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Last Updated: Oct 11, 2012 - 10:22:56 PM
Personality Disorders Channel

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Latest Research : Psychiatry : Personality Disorders

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Neurotic personality risk factor for mental illnesses

Mar 3, 2005 - 6:09:00 PM
Somewhat surprisingly, the contribution of neuroticism to the comorbidity within externalising disorders was comparable with the effects of novelty seeking.

[RxPG] People with high levels of neuroticism are vulnerable to suffering from more than one psychiatric disorder at the same time (comorbidity), a new study has found. Comorbidity is commonly seen among psychiatric disorders. This study, published in the March issue of the British Journal of Psychiatry, set out to examine the degree to which variation in normal personality traits of neuroticism, extraversion and novelty seeking is linked to a diagnosis of eight common disorders:

* Internalising disorders
o major depression
o generalised anxiety
o panic disorders
o phobias

* Externalising disorders:
o alcohol dependence
o drug dependence
o antisocial personality disorder
o conduct disorder.

Neuroticism reflects emotional instability, vulnerability to stress and anxiety proneness, whereas extraversion measures sociability and liveliness. Novelty seeking, another personality dimension, measures exploratory excitability, impulsiveness and extravagance.

Internalising disorders, externalising disorders and personality dimensions were assessed in 7588 participants from a population-based twin registry in Virginia, USA.

It was found that higher scores for neuroticism significantly increased the risk for all the disorders examined, with the highest risk for generalised anxiety disorder and the lowest for conduct disorder.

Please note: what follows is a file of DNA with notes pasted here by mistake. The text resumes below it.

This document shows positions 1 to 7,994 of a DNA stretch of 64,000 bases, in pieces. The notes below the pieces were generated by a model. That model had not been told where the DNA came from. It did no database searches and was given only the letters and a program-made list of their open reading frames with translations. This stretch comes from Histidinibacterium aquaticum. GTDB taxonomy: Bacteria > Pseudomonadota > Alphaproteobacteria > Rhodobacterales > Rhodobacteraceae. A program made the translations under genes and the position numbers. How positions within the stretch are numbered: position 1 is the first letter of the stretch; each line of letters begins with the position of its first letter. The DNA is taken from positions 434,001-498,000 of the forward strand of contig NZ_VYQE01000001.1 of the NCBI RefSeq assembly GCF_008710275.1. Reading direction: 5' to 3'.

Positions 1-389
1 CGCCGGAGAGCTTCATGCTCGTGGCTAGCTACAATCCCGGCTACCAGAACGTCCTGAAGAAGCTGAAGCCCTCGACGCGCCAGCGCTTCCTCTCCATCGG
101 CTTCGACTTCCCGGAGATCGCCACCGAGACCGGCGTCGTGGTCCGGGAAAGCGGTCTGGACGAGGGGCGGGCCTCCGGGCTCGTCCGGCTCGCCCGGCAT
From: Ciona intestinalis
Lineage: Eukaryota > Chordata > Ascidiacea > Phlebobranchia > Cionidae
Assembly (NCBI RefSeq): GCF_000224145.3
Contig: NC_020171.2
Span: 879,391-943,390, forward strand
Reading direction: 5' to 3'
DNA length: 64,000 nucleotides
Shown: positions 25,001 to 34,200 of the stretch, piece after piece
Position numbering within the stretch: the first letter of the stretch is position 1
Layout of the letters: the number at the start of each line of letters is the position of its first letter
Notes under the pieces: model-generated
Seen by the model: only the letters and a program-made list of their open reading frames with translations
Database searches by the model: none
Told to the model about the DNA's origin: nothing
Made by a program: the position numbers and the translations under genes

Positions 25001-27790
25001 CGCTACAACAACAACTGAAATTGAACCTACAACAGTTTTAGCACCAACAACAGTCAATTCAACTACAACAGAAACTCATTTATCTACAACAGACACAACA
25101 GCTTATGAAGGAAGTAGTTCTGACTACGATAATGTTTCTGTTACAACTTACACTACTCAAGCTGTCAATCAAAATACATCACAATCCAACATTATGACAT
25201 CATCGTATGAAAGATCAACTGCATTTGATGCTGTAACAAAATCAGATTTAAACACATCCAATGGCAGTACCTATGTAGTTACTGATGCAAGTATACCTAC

The effect of extraversion was modest overall, with no consistent pattern across internalising and externalising disorders. Novelty seeking was most strongly associated with externalising disorders.

Internalising disorders were more prevalent in females, and externalising disorders in males. Older subjects reported a higher incidence of internalising disorders.

High novelty seeking increased the risk for externalising disorders significantly when these disorders were examined individually. It also accounted for the largest proportion of comorbidity between externalising disorders.

Somewhat surprisingly, the contribution of neuroticism to the comorbidity within externalising disorders was comparable with the effects of novelty seeking.

The most striking finding was that neuroticism, on average, accounted for 26% of the comorbidity among the other disorders in the study. This finding is consistent with previous research, and suggests that neuroticism may be a general underlying vulnerability factor for psychiatric disorder.

The authors of the study comment that the issue of psychiatric classification and an age-old question of splitting neurosis may have to be reconsidered This debate is about the classification of psychiatric disorders and contends that the current classification system that is modelled after medical model of classifying illness is artificially dividing neurotic disorders. This division is resulting in multiple psychiatric comorbidities.

Previous work from these researchers indicates that some comorbidity largely results from common genetic factors. They also found that over 50% of the genetic liability for major depression was shared with neuroticism.

Thus, the possibility of common genetic liability between personality and comorbid disorders appears to be a reasonable hypothesis, and will be the subject of further investigation.

Publication: Khan AA, Jacobson KC, Gardner CO, Prescott CA and Kendler KS (2005) Personality and comorbidity of common psychaitric disorders, British Journal of Psychiatry, 186, 190-196.
On the web: http://bjp.rcpsych.org 

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